(I never thought about it until just now, but I get annoyed now when he asks me the time, because he does it all the time. Nowadays the answer is sometimes “time for you to get a watch,” but if he hadn’t asked me the time that first day, I wouldn’t have had that clever response, and who knows how I would have made my move? Hm… makes you think… the little things that bug us about our loved ones are what makes them them, and we would miss them if we lost them and their annoying little quirks.)

Well, I’ll just say the rest is history because I don’t want to get too intimate here. And speaking of history, here are a few fun facts about the coffee house where we met, the song that inspired the woman who opened it, and the poem that inspired the song. I Googled it this morning and found out that the correct spelling of the bittersweet song by Debussy is Clair de Lune, which means moonlight, and the song was based on the poem “Clair de Lune” written by another Frenchman, the poet Paul Verlaine (who, coincidentally, had a scandalous love affair with the then seventeen-year-old French poet, Arthur Rimbaud). The reason the coffee house had an e at the end of Clair was that the owner’s name was Claire. I also learned that, sadly, Claire closed her coffee house in February of last year.

Here is the original french text and an English translation of the poem “Clair de Lune”:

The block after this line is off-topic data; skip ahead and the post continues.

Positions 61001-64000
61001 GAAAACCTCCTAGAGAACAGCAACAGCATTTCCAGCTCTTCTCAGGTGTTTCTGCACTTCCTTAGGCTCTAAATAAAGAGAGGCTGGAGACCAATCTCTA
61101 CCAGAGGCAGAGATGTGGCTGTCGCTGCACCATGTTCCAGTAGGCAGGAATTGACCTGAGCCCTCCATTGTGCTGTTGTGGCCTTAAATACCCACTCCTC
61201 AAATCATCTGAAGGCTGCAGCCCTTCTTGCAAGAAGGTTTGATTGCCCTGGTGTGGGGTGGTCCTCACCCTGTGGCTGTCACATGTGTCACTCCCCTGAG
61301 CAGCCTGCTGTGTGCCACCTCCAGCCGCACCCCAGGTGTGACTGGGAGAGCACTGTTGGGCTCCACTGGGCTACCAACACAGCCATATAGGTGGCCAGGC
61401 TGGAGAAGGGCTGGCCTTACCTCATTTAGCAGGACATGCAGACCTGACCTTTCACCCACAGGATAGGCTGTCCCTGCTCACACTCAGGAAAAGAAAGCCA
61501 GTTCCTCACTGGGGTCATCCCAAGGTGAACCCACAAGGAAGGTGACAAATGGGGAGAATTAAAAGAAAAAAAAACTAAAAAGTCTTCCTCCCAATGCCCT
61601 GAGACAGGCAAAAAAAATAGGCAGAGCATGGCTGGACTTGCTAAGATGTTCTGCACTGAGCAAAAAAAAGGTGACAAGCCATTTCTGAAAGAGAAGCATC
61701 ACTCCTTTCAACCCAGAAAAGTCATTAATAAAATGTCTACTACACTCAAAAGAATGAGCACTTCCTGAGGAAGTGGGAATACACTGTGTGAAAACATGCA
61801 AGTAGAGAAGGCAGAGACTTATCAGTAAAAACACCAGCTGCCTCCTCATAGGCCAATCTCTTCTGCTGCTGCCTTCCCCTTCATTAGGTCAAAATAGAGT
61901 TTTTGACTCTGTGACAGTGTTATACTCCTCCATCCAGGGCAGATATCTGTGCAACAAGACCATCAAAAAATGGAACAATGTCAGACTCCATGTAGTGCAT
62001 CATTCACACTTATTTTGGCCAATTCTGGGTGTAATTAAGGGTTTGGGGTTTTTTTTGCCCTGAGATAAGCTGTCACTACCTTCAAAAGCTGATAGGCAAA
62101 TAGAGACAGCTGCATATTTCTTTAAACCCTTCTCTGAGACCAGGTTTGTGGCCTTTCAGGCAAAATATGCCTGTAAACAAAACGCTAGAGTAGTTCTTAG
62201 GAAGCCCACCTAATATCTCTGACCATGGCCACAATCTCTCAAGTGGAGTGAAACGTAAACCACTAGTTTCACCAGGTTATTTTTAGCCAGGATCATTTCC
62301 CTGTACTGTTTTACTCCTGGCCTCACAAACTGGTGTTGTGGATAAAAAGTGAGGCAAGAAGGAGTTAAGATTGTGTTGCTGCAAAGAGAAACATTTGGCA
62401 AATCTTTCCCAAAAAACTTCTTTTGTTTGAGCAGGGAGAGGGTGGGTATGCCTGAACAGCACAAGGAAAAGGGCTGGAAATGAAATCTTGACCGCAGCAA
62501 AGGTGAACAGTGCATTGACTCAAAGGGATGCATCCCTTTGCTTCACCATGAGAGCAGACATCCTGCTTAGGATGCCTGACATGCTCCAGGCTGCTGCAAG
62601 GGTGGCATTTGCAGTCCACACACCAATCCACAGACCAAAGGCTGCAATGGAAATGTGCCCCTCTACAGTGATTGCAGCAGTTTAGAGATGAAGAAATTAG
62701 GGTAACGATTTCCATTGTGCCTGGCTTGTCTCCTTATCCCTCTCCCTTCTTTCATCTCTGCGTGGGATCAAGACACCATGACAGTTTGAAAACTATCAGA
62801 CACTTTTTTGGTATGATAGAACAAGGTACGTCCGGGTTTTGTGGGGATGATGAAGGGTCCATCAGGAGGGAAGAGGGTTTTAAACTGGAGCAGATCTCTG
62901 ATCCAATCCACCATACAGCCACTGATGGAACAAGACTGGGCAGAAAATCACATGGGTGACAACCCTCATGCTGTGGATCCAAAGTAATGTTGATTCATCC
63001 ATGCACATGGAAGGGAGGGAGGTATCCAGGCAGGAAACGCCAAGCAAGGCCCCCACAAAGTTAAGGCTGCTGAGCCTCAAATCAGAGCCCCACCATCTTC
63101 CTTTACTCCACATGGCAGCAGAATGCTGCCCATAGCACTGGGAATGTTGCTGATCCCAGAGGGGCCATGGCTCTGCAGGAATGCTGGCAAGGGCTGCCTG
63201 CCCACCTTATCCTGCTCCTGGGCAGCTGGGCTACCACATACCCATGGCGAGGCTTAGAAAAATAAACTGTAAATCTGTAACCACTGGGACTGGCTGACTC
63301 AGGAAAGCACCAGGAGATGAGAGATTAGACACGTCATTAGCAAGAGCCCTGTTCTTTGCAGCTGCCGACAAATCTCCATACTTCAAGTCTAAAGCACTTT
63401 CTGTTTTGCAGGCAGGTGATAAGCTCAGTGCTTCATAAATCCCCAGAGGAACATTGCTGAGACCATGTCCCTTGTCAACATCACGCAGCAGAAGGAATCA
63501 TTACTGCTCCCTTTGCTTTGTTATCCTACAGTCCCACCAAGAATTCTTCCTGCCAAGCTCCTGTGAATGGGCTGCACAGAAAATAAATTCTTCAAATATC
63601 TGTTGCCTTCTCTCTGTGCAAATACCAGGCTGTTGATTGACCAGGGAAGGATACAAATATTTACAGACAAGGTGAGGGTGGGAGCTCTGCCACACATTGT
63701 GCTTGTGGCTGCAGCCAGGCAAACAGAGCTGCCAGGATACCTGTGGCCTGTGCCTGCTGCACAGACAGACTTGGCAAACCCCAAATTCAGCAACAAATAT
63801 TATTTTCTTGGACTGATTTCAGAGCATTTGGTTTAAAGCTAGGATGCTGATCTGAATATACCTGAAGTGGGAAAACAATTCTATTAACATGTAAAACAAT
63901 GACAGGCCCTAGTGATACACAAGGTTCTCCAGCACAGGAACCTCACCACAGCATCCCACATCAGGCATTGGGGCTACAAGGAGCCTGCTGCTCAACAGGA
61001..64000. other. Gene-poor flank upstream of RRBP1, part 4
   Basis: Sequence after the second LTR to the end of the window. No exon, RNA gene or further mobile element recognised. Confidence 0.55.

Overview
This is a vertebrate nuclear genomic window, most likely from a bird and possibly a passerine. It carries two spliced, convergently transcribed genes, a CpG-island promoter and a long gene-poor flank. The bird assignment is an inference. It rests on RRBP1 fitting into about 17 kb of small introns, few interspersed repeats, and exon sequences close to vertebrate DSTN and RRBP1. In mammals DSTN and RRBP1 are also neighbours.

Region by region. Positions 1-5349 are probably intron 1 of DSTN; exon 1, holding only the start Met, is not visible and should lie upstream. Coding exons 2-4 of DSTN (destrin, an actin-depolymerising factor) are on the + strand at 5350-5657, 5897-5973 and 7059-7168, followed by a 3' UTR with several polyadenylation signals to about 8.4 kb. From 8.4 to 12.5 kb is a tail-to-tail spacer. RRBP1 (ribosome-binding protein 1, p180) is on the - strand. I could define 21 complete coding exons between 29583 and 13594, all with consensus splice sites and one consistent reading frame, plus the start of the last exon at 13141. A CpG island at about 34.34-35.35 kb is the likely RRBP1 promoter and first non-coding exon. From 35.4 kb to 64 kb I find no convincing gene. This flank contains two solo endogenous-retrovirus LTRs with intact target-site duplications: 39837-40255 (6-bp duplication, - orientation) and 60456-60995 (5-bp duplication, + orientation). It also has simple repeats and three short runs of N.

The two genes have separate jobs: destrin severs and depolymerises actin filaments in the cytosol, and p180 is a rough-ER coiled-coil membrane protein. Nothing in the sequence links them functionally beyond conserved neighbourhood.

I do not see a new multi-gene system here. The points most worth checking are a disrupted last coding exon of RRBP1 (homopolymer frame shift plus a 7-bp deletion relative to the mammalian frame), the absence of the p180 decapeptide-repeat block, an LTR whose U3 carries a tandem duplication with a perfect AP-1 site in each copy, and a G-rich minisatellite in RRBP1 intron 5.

Clair de lune

Votre âme est un paysage choisi
Que vont charmant masques et bergamasques
Jouant du luth et dansant et quasi
Tristes sous leurs déguisements fantasques.

Tout en chantant sur le mode mineur
L’amour vainqueur et la vie opportune,
Ils n’ont pas l’air de croire à leur bonheur
Et leur chanson se mêle au clair de lune,

Au calme clair de lune triste et beau,
Qui fait rêver les oiseaux dans les arbres
Et sangloter d’extase les jets d’eau,
Les grands jets d’eau sveltes parmi les marbres.

From Fêtes galantes (1869)

Moonlight

Your soul is like a landscape fantasy,
Where masks and Bergamasks, in charming wise,
Strum lutes and dance, just a bit sad to be
Hidden beneath their fanciful disguise.

Singing in minor mode of life’s largesse
And all-victorious love, they yet seem quite
Reluctant to believe their happiness,
And their song mingles with the pale moonlight,